Distance Learning During COVID-19

I never expected to write this post. I never expected to get the phone call that our school would be closed for five weeks. The best way to describe the past week is surreal, and I know many of you are in the same situation.

Like many of you, our school has asked us to create a plan for students during this time of uncertainty. I'm writing this post to share my plan and resources for 7th grade ELA, a Narrative Writing Makerspace for Google Classroom, in the hopes that it might help you, too. Everything I share in this post can be downloaded for free, and if you need guidance along the way, we can share questions, ideas, and anything else in the comment section below. The best thing we can do as a professional community right now is join together.

An important note: depending on your school's directives, this teaching experience will not be the same as a typical classroom or even online teaching experience. Some of our students will be caring for younger siblings, overwhelmed with anxiety, or simply unable to complete the activities we send their way. This is a time to be gracious and empathetic. Nothing I share here should be assessed. I'm a huge believer that feedback is always more meaningful to our students than grades as a tool of learning anyway. This sentiment will be more true than ever in the coming weeks.

Something else to consider: our students' access to technology is not equitable. We can lessen this burden by providing print and computer options IF POSSIBLE. I will share ideas for sharing this study digitally in the first half of this post. I will share print options in the second half.

1. Digital Learning: Share a Narrative Writing Makerspace with your students using Google Classroom.

Share this free Narrative Writing Makerspace with your students using Google Classroom. When you download the makerspace to your drive, you get a folder full of all the materials in the makerspace and teacher directions. All you need to share with your students is the actual makerspace, labeled number one in the folder. The makerspace looks like this:

The makerspace is a Google Slides file. Students will click to the second slide that gives them directions for using the makerspace:

The slides within the makerspace have links to the checklists and graphic organizers students will use as tools to help them write their narrative. When students click on the link, it will force a copy so that students will now have a copy of each tool in their drive.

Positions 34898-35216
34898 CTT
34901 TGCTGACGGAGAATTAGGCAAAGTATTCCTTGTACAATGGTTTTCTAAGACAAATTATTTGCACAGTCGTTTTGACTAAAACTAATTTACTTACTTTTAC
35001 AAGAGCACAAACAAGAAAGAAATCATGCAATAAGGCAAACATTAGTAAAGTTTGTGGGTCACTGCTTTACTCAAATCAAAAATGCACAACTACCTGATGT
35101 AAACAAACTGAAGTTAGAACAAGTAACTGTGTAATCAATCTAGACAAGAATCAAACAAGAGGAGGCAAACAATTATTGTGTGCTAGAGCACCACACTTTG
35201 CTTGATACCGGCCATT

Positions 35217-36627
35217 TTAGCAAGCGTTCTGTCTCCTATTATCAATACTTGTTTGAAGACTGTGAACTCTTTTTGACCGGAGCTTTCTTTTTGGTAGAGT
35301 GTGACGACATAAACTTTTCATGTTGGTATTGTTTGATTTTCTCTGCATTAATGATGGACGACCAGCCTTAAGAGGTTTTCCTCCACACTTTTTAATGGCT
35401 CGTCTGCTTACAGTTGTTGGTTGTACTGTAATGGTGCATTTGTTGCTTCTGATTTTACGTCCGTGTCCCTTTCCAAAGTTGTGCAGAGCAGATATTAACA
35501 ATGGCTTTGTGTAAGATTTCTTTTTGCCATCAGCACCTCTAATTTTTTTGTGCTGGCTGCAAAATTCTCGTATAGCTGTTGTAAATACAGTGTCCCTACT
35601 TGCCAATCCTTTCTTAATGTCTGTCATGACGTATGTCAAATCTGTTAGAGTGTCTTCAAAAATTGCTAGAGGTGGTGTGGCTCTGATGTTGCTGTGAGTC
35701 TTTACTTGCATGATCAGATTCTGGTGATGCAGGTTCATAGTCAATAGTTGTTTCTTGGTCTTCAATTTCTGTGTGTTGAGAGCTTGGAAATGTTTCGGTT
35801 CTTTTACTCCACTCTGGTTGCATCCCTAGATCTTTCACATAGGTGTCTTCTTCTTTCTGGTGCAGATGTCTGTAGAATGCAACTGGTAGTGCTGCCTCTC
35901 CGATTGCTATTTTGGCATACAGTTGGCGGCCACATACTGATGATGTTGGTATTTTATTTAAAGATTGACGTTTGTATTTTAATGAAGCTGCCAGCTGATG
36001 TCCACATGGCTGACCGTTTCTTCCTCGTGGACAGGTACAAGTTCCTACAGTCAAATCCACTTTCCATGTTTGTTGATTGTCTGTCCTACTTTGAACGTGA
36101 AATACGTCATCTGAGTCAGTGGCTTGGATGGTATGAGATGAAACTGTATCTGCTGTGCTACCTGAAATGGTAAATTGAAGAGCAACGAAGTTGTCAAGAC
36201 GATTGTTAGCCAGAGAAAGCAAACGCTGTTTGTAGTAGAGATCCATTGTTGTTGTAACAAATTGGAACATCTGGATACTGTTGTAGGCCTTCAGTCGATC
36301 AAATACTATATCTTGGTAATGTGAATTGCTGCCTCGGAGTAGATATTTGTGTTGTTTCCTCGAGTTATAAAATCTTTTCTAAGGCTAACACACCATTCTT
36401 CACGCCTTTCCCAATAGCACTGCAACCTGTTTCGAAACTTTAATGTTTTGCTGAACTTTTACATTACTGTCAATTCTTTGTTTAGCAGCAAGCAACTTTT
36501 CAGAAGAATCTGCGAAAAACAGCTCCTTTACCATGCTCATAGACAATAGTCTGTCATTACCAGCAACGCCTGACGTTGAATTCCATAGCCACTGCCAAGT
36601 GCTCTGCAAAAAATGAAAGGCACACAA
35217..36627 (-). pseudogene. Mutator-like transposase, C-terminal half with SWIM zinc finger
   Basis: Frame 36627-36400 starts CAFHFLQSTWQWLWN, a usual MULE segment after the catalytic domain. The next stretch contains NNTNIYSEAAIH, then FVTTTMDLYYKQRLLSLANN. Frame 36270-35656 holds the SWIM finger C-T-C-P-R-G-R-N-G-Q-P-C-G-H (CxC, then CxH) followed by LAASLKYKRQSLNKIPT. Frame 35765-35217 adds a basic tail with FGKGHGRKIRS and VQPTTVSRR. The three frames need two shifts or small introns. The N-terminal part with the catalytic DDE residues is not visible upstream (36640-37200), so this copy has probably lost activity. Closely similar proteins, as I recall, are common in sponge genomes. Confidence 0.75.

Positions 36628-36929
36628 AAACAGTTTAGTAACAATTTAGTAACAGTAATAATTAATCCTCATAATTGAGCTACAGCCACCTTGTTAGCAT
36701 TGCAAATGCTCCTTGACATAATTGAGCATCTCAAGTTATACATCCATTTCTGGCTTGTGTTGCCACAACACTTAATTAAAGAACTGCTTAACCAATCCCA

The forced copy screen will look like this:

It is important that students create a folder in Google Drive (as outlined in the student directions above) and share that file with you so it's easy to check on student work.

Once students enter the work of the makerspace, they will experience activities like the one pictured below. The makerspace quite literally walks students through the process of writing a narrative and includes all of the tools they need. Tabs along the top of the screen make the makerspace easy to navigate.

As students work, give as much feedback as possible. This will be a challenging time for all of us, so give yourself some space and grace, too. My goal is to connect with my students a few times each week.

More than anything, I'm hoping this is a time we can share stories that help us through. My students will be writing stories during an unprecedented time in history. Their stories will matter more than ever. They might choose to write about their experiences during this time, or they might write stories that provide the perfect escape. Either way, our stories will be a way to connect.

2. To implement a paper version, simply print.

To make a paper version, open all of the links within the makerspace and print the graphic organizers. Print two or three of the mentor texts OR instruct students to use any short story or novel as a mentor text. Combine the materials in one big packet and send it home with students who need the paper version. It's that simple.

I'm not sure if I will have the same opportunity to connect with students who use the paper version of the Narrative Makerspace, but we can look forward to sharing stories when we return to school!

Our students have stories to tell, especially now. I hope this makerspace helps to ease some of the anxieties we all feel. We're in this together. Here for you!

- Emily

Click on the image below to download your free makerspace.